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Aliyah Boston of the Indiana Fever Has Officially Arrived


Aliyah Boston said she usually keeps it cool when she faces the star basketball players she grew up watching on television. But her poker face slipped last month.

Boston, a rookie power forward and center for the Indiana Fever, was in a close contest against the Las Vegas Aces and she was shoulder to shoulder with her childhood idol, Candace Parker.

“It was unreal,” Boston said. “We’re standing on the free-throw line, cracking jokes. And I’m like: ‘Aliyah, don’t laugh. This is serious business.’”

Fifteen years ago, when Boston was just 6 years old, Parker won the W.N.B.A.’s Rookie of the Year Award. Now Boston is on track to do the same.

Boston is averaging 15.4 points per game, the most of any first-year player, and she is shooting a league-leading 61 percent from the field. The No. 1 pick in this year’s draft, Boston has swept rookie of the month award honors so far this season.

“I never thought I’d be an All-Star my rookie season,” Boston said on Saturday. “It’s just a blessing to be in this position right now.”

Boston exudes confidence. As the All-Star lineups were announced, she danced out onto the stage to the delight of her veteran teammates. And she is poised on the court. With her Indiana Fever down 3 to the Liberty last week, Boston knocked down a 3-pointer at the buzzer to send the game into overtime. The Fever eventually won, 95-87.

“She is going through uncharted territory a little bit,” Liberty forward Breanna Stewart said, “but still making sure that she’s able to have an impact on the court and play her game.”

Boston is known for having an impact. While playing for Coach Dawn Staley at South Carolina, Boston was a four-time all-American and set several team records, including in rebounds, double-doubles and triple-doubles. In 2021, she led the Gamecocks to their second N.C.A.A. Division I title in program history. Now she’s trying to make her mark on a Fever team that has struggled for years. Wins are still hard to come by, but Boston has already proved her value.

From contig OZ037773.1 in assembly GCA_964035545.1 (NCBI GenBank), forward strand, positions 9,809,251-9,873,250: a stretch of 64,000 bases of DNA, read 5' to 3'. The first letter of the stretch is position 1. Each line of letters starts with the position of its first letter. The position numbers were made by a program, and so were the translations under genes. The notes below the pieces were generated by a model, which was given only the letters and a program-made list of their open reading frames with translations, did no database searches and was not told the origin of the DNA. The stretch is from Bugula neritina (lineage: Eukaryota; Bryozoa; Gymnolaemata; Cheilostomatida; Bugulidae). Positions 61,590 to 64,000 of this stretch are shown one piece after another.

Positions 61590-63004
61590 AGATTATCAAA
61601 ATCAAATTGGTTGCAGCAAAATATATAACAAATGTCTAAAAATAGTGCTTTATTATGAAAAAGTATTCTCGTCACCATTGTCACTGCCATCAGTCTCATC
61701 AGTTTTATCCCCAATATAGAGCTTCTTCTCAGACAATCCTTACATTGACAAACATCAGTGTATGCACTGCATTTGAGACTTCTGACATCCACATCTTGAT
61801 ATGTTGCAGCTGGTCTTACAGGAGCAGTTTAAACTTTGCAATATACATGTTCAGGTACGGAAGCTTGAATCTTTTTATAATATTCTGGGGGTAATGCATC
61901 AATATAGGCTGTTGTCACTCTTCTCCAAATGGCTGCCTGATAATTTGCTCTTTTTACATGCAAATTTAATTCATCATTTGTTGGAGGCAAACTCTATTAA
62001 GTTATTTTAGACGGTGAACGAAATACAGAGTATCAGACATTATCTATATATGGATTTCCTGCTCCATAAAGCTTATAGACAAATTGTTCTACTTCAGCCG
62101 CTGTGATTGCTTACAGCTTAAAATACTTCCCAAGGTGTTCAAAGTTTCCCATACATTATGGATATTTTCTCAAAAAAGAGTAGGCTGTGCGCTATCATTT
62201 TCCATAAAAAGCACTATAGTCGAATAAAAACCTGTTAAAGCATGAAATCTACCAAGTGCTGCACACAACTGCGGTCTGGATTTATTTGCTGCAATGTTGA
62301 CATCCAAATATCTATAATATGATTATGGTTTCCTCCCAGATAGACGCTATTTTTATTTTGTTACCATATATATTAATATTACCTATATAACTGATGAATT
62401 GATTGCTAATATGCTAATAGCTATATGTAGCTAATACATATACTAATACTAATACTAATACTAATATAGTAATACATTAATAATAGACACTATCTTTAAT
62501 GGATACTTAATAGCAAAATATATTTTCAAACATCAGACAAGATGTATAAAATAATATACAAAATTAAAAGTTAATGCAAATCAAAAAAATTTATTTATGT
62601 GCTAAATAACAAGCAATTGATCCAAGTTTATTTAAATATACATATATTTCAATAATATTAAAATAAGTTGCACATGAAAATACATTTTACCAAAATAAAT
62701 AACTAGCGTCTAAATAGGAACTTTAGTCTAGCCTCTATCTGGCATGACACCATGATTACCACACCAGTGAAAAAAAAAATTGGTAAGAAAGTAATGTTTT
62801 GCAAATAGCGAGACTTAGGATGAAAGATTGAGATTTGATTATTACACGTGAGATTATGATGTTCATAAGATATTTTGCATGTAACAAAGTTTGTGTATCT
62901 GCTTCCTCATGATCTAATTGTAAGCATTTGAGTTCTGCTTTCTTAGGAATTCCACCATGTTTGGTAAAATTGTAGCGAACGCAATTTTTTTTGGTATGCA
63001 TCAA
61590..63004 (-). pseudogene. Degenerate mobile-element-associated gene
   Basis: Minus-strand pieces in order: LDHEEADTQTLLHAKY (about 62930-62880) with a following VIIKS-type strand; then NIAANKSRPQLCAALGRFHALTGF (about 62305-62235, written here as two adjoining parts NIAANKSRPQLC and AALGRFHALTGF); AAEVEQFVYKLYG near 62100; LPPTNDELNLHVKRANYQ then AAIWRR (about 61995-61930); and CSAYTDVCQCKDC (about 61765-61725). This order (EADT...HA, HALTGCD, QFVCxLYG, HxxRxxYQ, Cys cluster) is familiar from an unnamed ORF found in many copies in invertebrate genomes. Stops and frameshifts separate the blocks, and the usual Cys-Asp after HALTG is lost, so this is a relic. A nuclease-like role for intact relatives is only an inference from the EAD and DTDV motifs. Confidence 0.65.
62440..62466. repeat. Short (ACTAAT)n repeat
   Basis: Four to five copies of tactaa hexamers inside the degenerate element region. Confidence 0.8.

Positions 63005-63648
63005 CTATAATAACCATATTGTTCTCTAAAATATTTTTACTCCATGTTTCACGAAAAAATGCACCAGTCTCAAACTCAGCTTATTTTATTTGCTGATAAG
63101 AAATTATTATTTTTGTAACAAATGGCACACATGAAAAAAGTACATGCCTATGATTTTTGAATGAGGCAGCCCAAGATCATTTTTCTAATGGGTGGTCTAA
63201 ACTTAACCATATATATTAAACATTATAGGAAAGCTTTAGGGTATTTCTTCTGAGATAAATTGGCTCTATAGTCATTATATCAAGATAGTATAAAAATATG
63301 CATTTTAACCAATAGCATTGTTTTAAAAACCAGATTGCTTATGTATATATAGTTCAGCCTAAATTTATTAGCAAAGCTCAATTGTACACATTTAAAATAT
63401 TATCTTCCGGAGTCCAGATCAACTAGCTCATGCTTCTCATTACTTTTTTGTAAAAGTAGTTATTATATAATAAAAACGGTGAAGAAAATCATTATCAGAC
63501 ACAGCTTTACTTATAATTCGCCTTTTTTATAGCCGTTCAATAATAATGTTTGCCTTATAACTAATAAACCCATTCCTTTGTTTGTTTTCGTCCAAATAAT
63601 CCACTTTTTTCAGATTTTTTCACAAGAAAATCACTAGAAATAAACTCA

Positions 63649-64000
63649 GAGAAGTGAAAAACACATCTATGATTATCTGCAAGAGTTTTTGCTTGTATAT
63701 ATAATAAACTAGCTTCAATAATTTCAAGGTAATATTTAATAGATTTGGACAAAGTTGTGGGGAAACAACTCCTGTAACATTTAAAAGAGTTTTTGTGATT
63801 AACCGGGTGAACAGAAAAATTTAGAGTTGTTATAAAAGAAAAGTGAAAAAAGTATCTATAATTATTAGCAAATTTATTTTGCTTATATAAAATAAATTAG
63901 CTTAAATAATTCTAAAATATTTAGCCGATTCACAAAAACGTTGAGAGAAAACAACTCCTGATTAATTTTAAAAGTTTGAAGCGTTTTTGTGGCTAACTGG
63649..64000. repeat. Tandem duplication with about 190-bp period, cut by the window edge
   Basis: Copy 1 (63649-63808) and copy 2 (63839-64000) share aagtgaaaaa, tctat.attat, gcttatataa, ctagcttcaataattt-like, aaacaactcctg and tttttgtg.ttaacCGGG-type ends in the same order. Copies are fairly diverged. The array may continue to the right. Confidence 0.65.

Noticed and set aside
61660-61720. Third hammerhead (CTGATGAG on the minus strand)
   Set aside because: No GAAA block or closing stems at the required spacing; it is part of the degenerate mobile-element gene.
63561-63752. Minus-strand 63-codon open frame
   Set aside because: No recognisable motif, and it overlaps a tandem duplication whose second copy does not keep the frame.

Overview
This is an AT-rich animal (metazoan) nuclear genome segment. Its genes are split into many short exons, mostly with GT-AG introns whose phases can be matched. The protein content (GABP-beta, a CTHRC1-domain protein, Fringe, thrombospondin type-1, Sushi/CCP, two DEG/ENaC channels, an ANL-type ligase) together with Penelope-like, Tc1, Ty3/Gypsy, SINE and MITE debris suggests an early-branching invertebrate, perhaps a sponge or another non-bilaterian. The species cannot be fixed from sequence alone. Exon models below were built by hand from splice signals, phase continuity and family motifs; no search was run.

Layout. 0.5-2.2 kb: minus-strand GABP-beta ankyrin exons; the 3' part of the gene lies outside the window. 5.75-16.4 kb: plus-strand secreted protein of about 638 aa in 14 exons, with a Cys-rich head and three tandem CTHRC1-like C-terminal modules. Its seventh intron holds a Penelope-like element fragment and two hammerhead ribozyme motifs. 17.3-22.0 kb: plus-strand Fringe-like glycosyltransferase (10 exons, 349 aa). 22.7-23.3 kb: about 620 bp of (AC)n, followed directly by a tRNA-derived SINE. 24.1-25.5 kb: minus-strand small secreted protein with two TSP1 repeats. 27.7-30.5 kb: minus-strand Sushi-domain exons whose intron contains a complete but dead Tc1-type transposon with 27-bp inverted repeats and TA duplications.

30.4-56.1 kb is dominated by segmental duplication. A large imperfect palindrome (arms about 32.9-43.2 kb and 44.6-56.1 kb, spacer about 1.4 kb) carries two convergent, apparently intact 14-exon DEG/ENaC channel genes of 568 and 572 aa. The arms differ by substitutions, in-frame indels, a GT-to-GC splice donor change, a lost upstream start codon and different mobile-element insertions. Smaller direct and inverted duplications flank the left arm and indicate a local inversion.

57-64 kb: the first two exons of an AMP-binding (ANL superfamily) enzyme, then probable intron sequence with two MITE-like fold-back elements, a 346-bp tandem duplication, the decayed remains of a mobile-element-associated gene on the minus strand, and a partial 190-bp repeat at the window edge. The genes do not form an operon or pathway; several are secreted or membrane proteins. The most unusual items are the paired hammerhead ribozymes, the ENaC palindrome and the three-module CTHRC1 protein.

“It’s a smooth transition for her,” Staley said. “She makes it look easy. And I know it’s not.”

That transition from college to the W.N.B.A. includes myriad challenges, from the pace of play to the constant travel to the increased physicality, said Liberty guard Sabrina Ionescu, the No. 1 draft pick in 2020.

“It’s hard, and hats off to her and the entire Indiana organization for helping her do what she does,” Ionescu said. “That’s why they drafted her at 1, because they know what she’s capable of doing.”

Boston said her basketball I.Q. is the main skill that has translated from college to the pros. Staley agreed.

“She makes the right basketball decisions,” Staley said. “And when you’ve played that way your entire life, nothing changes. It’s only the people that change.”

One of the new people Boston has faced is Delle Donne, who was named the rookie of the year in 2013. Delle Donne said that one of the trickier aspects of joining the league is how quickly players need to get used to a new program, new coach and new teammates, but said that none of that seems to have slowed down Boston. Last month, against Delle Donne’s Washington Mystics, Boston scored 23 points and grabbed 14 rebounds in the Fever’s 87-66 win.

“She’s so dominant,” Delle Donne said. “I mean, she crushed us the other game. She’s a rookie that requires veteran defensive schemes.”

Delle Donne added that it can be hard to manage the pressure of coming in as the No. 1 overall pick. Last season, the Fever finished at the bottom of the 12-team league with a 5-31 record.

“To know the expectation that you’re supposed to come and completely change a team is hard, but you can do it,” Delle Donne said. “Coming into the league, there’s always so much excitement about a new player who’s going to continue to raise our game and make it even better. So night in and night out, people are watching what you’re doing.”

For now, Boston seems unfazed by the attention.

“Something that I always take with me is, never get too high with the highs and too low with the lows,” Boston said. “Stay levelheaded.”

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